When they do, they become bound by the general obligations and by the commitments they make with respect to specific services and services sectors.

Annex on Telecommunications

The Annex on Telecommunications was developed to elaborate on certain aspects of the GATS pertaining to this sector and, in particular, the dual role of telecommunications in trade, namely, as a mode of delivery for other services and for goods and as a tradable service in its own right. All services (and not only telecommunications services) listed in a Member's schedule of commitments benefit from the rules which are elaborated in the Annex on Telecommunications. There are also annexes elaborating air transport, maritime transport and financial services; however, the most elaborate by far is the Annex on Telecommunications.

This Annex is composed of seven sections, but its core obligations are contained in Section 5 on access to and use of public telecommunications. This section requires each Member to ensure that all service suppliers seeking to take advantage of scheduled commitments are accorded access to and use of public basic telecommunications networks and services on reasonable and non-discriminatory terms and conditions. Members incur these obligations whether or not they have liberalized the supply of basic telecommunications and whether or not they have scheduled commitments on basic telecommunications. However, the beneficiaries of the disciplines in the Annex will be firms that supply services included in a Member's schedule of commitments and will not only be value-added and competing basic telecommunications suppliers, but any service suppliers (e.g., banking or computer services firms) benefiting from commitments made by the country concerned.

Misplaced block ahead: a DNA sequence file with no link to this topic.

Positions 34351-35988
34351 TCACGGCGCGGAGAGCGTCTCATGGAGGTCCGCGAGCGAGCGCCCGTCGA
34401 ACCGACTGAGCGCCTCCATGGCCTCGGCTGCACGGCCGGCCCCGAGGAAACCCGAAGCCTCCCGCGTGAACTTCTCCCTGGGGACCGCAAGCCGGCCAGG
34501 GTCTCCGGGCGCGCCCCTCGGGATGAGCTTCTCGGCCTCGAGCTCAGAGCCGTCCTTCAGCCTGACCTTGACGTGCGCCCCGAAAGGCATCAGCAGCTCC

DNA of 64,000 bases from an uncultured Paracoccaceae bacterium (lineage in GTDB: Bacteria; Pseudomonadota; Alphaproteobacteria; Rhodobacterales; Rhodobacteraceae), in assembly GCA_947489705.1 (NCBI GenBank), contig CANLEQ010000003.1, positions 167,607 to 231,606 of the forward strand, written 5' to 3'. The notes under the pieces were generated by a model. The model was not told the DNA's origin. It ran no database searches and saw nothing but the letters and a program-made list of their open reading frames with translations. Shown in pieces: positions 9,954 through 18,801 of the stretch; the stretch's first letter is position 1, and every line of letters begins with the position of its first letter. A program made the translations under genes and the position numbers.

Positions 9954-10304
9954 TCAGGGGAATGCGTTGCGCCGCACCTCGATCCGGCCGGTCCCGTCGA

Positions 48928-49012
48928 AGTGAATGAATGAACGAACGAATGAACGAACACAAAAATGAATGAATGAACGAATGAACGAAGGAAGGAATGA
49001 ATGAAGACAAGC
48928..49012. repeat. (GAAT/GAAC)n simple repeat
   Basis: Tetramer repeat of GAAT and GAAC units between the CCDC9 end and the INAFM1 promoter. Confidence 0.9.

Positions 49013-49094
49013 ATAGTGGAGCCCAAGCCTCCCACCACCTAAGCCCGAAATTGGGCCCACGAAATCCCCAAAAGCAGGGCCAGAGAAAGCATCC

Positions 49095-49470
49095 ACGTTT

These annex obligations strike a fragile balance between the needs of users for fair terms of access and the needs of the regulators and public telecommunications operators to maintain a system that works and that meets universal service objectives. The formulation of the Telecommunications Annex borrowed and benefited greatly from foundations established by the ITU and other organizations. It is also, in spirit, been introduced, the frequent presence of telecommunications service providers with a dominant market share and the potential to take unfair advantage of their position.

Specific Commitments and Schedules